Trump says coronavirus relief bill will boost economy to pre-pandemic level

President Donald Trump speaks at the daily coronavirus briefing

President Donald Trump on Tuesday defended his push to relax the coronavirus lockdown in the United States, warning that the measures could "destroy" the country. "I think if it passes, we can be pretty quickly up to where we were and it actually gives us a step and a stepping stone".

While Fox News is known as the home to such pro-Trump hosts as Sean Hannity and Laura Ingraham, Tuesday's town hall was held by Bill Hemmer and Harris Faulkner, two anchors the network bills as members of a supposedly fearless and hard-hitting news division. He argued that tens of thousands of Americans die from the seasonal flu or in automobile accidents and "we don't turn the country off". "I would love to have the country opened up, and rarin' to go by Easter". I think we're going to ultimately top where we were. "We can do two things together", he tweeted.

While President Donald Trump has sought to reassure Americans the US economy will rebound, two sources familiar with the situation said on Monday that he is privately expressing concern at the damage the coronavirus shutdown is doing to the economy and is debating whether it can be safely reopened in the near future. "That would be a lovely thing".

"We have to go back to work much sooner than people thought", he said.


Trump's Easter target was not immediately embraced by Dr. Deborah Birx, the coordinator for the White House task force, who indicated any move would have to be guided by data still being collected.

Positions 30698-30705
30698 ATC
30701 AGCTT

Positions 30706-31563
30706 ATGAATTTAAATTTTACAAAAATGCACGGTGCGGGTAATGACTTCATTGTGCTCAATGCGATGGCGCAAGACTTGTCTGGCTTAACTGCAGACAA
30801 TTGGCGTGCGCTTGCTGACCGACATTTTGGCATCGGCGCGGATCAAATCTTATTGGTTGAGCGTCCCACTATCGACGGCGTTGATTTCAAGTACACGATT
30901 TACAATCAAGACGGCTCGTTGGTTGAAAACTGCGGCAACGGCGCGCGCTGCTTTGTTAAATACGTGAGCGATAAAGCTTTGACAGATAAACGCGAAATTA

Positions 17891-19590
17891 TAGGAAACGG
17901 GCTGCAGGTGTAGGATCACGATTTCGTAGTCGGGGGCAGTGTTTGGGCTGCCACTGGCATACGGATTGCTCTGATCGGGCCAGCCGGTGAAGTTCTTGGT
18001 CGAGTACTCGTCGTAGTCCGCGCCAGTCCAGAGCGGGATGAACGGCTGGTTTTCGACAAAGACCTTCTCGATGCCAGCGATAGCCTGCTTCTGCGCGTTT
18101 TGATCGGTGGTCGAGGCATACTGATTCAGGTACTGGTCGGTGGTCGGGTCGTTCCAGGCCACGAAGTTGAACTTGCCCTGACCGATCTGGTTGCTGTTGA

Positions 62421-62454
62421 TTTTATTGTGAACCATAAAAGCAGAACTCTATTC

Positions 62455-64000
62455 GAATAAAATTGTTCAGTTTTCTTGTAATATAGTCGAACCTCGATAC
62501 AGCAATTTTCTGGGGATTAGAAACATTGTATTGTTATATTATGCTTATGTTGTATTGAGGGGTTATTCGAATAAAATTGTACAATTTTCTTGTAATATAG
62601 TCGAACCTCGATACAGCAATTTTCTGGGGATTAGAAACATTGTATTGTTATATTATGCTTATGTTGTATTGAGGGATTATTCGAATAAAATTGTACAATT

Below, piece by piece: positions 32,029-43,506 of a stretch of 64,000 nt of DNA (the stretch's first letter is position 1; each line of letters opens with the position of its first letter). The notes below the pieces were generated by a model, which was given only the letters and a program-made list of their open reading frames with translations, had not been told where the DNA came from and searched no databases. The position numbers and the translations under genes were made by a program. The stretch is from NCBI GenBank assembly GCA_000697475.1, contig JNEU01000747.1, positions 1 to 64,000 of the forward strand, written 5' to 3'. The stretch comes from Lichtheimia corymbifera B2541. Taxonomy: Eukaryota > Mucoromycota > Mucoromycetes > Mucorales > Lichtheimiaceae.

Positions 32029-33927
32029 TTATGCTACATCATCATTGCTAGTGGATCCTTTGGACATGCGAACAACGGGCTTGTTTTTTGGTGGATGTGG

As his advisers prepare options for returning the country to work, Trump suggested that Americans would still be able to exercise good health practices while still returning to normal. He said there are a variety of models from other countries, so the exact length of the virus and necessary restrictions are not yet clear. "If we lose those companies we're talking about hundreds of thousands of jobs, millions of jobs".

Last week, Dr. Anthony Fauci, the director of the National Institute for Allergies and Infectious Diseases, said comparing coronavirus to auto accidents was a "false equivalency" and said it was important to "face the fact" that coronavirus is more lethal than the flu. "Some of the messaging is pretty confusing and it's not just that it doesn't match with what we're doing here in Maryland, some of the messaging coming out of the [Trump] administration doesn't match", Hogan said.

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